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Built a Track/Street Outlaw 996 just for fun: build thread

 
Old 11-06-2018, 06:46 PM
  #16  
SwayBar
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That car is awesome...!
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Old 11-07-2018, 01:19 AM
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what a beast!
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Old 11-07-2018, 05:51 PM
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Nice build! I love the RSR bumper. Whose body kit did you use?
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Old 11-08-2018, 08:25 PM
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So if someone were to pay for a "fun build", how would it cost to duplicate this car?
You detailed everything but the cost.
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Old 11-08-2018, 10:58 PM
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It would be kinda neat to know a rough budget cost (for those of us who "may" just do something like this, me lol)
Also, no other issues for getting it street licensed? curious, im in CA, which is funny because we dont have inspections (rust the reason?) but are taxed like we do, then some.

cheers, mike
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Old 11-09-2018, 12:38 PM
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Originally Posted by blotto649 View Post
Nice build! I love the RSR bumper. Whose body kit did you use?
Blotto649: all of the carbon fiber body kit except for the roof and hood were already on the car when I got it so I'm not sure of its origin, but I think GT Racing based on some boxes I saw that the brake ducts were in. I then got the hood from there and the roof from Getty to complete the whole car in carbon.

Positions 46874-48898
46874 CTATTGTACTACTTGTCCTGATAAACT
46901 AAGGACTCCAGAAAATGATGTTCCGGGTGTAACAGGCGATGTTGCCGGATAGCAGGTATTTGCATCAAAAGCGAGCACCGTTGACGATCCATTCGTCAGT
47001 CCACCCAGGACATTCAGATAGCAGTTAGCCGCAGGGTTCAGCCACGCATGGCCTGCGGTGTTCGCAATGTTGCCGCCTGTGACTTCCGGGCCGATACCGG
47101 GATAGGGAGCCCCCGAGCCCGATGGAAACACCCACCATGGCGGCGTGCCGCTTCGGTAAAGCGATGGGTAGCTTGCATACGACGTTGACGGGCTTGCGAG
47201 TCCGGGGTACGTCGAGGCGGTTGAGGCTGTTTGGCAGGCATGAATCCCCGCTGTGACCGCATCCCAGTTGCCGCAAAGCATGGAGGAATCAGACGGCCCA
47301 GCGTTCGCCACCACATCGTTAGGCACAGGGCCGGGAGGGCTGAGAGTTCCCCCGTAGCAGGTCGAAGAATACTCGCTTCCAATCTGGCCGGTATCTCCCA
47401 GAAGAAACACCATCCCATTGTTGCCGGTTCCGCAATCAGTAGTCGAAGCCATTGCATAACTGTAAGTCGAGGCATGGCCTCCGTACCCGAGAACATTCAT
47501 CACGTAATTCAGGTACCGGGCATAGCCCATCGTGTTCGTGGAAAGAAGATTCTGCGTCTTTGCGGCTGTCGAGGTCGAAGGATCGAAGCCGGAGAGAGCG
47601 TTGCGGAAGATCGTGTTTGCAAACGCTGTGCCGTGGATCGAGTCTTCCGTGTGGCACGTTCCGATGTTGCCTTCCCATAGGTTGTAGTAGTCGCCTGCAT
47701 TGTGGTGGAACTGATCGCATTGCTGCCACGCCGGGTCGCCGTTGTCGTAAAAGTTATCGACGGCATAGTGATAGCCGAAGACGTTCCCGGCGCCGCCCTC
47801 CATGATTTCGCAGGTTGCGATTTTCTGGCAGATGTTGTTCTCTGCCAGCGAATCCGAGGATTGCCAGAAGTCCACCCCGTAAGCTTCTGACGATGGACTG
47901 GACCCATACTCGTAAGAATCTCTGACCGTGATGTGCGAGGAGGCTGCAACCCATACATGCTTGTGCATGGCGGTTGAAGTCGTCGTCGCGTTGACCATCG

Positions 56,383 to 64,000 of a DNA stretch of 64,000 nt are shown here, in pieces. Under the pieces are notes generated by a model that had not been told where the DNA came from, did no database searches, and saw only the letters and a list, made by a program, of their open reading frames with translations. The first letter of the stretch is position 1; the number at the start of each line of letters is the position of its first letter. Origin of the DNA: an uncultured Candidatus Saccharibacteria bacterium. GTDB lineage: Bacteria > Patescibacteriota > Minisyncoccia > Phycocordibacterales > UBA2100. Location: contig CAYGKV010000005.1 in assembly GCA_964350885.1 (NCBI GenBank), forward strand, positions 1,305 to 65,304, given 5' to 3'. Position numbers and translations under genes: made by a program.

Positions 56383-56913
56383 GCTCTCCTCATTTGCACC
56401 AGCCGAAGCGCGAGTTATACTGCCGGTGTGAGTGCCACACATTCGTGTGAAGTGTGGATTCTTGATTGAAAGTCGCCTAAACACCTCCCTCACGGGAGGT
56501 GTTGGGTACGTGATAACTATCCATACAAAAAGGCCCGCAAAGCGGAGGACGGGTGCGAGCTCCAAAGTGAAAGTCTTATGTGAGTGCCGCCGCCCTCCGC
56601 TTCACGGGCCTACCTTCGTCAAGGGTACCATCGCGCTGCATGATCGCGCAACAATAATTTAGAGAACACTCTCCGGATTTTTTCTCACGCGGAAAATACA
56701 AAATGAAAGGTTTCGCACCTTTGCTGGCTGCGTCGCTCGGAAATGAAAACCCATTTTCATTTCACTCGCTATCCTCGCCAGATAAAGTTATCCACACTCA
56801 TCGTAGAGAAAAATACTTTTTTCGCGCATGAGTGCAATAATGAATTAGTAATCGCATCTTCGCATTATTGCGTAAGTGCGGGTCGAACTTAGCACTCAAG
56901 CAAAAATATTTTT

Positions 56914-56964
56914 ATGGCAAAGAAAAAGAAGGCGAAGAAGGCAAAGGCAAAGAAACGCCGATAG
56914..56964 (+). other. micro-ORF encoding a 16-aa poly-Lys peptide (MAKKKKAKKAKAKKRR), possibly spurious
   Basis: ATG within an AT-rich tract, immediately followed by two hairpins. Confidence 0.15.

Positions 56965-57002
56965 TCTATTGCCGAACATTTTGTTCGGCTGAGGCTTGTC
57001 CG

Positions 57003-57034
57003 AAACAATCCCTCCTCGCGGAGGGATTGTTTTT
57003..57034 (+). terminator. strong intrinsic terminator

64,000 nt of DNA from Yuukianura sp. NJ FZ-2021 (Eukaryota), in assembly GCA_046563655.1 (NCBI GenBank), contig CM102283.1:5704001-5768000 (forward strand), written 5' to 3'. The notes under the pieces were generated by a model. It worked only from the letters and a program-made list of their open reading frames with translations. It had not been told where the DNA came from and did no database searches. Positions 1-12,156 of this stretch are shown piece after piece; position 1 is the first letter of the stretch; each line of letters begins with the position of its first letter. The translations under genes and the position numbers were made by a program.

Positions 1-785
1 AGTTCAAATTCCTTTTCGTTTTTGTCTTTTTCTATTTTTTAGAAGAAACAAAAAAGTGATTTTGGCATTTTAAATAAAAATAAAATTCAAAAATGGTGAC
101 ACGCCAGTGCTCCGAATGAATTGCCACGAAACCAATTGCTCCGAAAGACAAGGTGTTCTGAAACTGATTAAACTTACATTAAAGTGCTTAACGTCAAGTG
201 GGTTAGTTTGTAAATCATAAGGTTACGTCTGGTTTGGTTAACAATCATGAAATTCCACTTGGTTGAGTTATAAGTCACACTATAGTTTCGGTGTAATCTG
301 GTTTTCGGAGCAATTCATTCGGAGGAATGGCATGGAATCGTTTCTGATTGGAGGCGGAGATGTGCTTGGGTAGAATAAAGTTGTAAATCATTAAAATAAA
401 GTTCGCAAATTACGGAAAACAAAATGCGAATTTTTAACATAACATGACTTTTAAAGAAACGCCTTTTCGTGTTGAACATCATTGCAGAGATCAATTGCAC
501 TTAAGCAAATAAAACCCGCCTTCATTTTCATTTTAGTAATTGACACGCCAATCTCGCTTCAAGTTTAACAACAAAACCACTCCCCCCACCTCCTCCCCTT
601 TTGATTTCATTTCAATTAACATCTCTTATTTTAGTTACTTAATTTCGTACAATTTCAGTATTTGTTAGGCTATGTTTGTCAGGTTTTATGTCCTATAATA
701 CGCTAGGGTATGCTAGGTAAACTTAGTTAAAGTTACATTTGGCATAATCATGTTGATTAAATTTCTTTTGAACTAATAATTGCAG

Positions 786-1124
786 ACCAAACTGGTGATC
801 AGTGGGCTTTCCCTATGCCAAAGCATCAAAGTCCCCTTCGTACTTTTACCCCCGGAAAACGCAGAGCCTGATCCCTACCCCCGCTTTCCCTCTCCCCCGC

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Old 11-09-2018, 08:00 PM
  #22  
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Originally Posted by NYoutftr View Post
So if someone were to pay for a "fun build", how would it cost to duplicate this car?
You detailed everything but the cost.
NYoutftr: I kept a spreadsheet of my build cost that I can share if you guys are interested in the details, but like in the show "Wheeler Dealers" I did not include my team's labor time, only parts costs and outsourced labor. Remember though we started with a project car that was already started so those costs weren't counted either (wheels, tires, most of the carbon fiber body, brake calipers, some suspension bits, and the roll cage were there). I would guess if you did all the labor yourself and started with a ~$15 k donor car you could probably replicate this for $65-75k. Or maybe a little less if you started with someone's track prepped car like we did.
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Old 11-10-2018, 03:39 PM
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Originally Posted by Coulthard Fan View Post

NYoutftr: I kept a spreadsheet of my build cost that I can share if you guys are interested in the details, but like in the show "Wheeler Dealers" I did not include my team's labor time, only parts costs and outsourced labor. Remember though we started with a project car that was already started so those costs weren't counted either (wheels, tires, most of the carbon fiber body, brake calipers, some suspension bits, and the roll cage were there). I would guess if you did all the labor yourself and started with a ~$15 k donor car you could probably replicate this for $65-75k. Or maybe a little less if you started with someone's track prepped car like we did.
That is what I was thinking.
So if a person had to pay a quality shop to assemble this build, it would be pushing 100k.
For what seems like an all out build for a 996.
I also keep a spreadsheet, which is hidden from sight, so I know how much I have invested in my 996, starting with an expensive near perfect car.
The thousands just kept piling up.
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Old 11-10-2018, 07:33 PM
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Having been building a similar type of car - albeit without the carbon parts - but a big motor, transmission, and suspension and a bunch of other stuff - I can tell you that the costs can get up there. $65k+ is probably a reasonable number with a good mix of labor sources, DIY, and used parts.